Saturday, 12 September 2009

FUW meets Plaid MP over repeal of holiday home rules

A Farmers' Union of Wales delegation has told Plaid Cymru's environment, food and rural affairs spokesman Elfyn Llwyd of concerns about the Westminster government's decision to repeal rules allowing UK holiday accommodation owners to claim certain tax benefits.

The delegation of FUW members and officials met the Meirionnydd and Nant Conwy MP at Bettws Bach farm, Rhoslan, near Criccieth, where farmer's wife Anwen Jones lets out four holiday cottages.

"The main purpose of the meeting was for Mrs Jones to inform Mr Llwyd how scrapping these benefits will seriously affect the income of the many FUW members who have diversified into letting out holiday accommodation," said the union's Caernarfonshire county executive officer Gwynedd Watkin.

"We will be calling on the Chancellor to change his decision, announced in last April's Budget, to scrap the Furnished Holiday Lettings (FHL) rules."

Under the rules, which are set to be repealed next year, owners of holiday homes and cottages in the UK will suffer the loss of trading status which means losses from FHLs cannot be offset against other income.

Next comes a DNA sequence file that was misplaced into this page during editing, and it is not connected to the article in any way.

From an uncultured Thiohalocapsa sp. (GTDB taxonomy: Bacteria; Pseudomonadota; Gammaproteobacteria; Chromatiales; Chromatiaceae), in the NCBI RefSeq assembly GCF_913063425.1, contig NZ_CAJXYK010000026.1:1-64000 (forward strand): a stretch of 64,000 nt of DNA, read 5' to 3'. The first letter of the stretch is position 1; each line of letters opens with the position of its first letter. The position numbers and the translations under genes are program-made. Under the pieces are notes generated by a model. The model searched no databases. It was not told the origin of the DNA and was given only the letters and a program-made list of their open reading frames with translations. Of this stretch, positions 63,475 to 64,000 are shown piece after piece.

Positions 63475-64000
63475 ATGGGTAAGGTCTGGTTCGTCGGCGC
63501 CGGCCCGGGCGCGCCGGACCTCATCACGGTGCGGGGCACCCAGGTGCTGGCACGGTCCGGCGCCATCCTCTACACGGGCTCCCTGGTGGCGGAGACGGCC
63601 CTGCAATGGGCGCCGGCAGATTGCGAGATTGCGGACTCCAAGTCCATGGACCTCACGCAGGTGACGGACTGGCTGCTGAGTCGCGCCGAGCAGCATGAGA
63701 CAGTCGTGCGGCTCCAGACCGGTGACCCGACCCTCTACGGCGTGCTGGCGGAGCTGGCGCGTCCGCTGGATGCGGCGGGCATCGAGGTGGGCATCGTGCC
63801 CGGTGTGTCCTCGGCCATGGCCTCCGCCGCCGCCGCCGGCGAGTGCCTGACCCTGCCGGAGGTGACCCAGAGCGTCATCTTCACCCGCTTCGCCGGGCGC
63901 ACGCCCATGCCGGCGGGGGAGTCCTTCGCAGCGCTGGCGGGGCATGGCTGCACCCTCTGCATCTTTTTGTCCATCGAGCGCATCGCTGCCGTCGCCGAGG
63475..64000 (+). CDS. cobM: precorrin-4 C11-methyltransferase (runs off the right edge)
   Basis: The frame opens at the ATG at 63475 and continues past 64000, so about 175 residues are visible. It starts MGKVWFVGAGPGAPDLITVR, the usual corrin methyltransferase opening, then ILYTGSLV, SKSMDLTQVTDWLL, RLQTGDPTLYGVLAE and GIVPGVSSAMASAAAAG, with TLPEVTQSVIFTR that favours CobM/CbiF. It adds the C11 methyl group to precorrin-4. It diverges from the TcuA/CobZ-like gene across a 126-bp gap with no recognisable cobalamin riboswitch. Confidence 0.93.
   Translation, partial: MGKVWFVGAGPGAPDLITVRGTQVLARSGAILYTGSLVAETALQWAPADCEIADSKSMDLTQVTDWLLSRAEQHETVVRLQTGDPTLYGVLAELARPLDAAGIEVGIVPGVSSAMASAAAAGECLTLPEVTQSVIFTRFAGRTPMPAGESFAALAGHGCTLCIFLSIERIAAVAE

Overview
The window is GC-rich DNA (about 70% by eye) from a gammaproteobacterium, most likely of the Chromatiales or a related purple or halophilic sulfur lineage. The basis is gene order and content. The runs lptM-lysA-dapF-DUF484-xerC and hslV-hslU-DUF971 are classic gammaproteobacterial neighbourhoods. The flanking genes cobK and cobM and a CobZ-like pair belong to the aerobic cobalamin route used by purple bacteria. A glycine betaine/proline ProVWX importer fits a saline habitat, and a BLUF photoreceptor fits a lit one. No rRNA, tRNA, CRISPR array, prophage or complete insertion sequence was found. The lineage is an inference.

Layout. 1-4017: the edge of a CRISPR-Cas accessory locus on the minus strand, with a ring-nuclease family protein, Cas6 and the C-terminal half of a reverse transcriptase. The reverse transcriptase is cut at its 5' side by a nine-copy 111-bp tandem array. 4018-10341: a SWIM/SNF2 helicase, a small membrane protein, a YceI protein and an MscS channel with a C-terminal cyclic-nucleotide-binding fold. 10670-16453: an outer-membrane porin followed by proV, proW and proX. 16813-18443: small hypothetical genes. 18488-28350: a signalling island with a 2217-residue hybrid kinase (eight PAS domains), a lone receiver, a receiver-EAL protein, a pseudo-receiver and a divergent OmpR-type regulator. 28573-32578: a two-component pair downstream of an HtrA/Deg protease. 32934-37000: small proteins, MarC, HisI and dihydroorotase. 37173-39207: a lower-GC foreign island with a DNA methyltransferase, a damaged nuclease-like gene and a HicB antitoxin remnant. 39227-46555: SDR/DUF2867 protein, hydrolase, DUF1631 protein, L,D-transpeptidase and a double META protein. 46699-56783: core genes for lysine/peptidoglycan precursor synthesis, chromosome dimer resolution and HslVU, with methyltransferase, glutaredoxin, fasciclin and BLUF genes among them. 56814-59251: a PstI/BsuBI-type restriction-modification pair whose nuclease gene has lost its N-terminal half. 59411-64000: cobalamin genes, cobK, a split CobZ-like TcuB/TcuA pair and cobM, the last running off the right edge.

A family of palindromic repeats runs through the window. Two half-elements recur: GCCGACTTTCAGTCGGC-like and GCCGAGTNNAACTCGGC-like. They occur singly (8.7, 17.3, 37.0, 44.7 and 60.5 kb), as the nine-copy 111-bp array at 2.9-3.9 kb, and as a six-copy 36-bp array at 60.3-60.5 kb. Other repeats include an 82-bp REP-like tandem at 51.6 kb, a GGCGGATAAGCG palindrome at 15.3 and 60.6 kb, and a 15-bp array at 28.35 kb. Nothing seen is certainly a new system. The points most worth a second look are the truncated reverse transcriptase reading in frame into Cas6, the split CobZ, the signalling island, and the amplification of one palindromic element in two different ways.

FHL income will no longer be eligible as relevant earnings for pension purposes and the sale of FHLs will no longer be eligible for the following capital gains tax relief (CGT): roll-over relief and Entrepreneurs' Relief.

CGT on a holiday home can also be postponed by investing in another property within three years of selling the original home. Owners may also be able to benefit from Entrepreneurs' Relief and pay the business rate of CGT.

As well as CGT relief and offsetting trading losses, the FHL rules include "capital allowances" which allow deductions of a certain percentage of the cost of each item of furniture or equipment provided in the property.

This is normally 50 per cent of the cost in the year it was purchased and 25 per cent of what is left for each year after the initial purchase.

For a property to qualify for the FHL benefits until 2010, it must be available for commercial letting as holiday accommodation for a minimum of 140 days per UK tax year and let for at least 70 days. Lets of more than 31 days to the same person cannot be included.

"Mrs Jones runs a genuine tourism business and has taken heed of past government advice encouraging diversification into the tourism industry. But it is now ironic that they will be penalised if these rules are repealed," said Mr Watkin.


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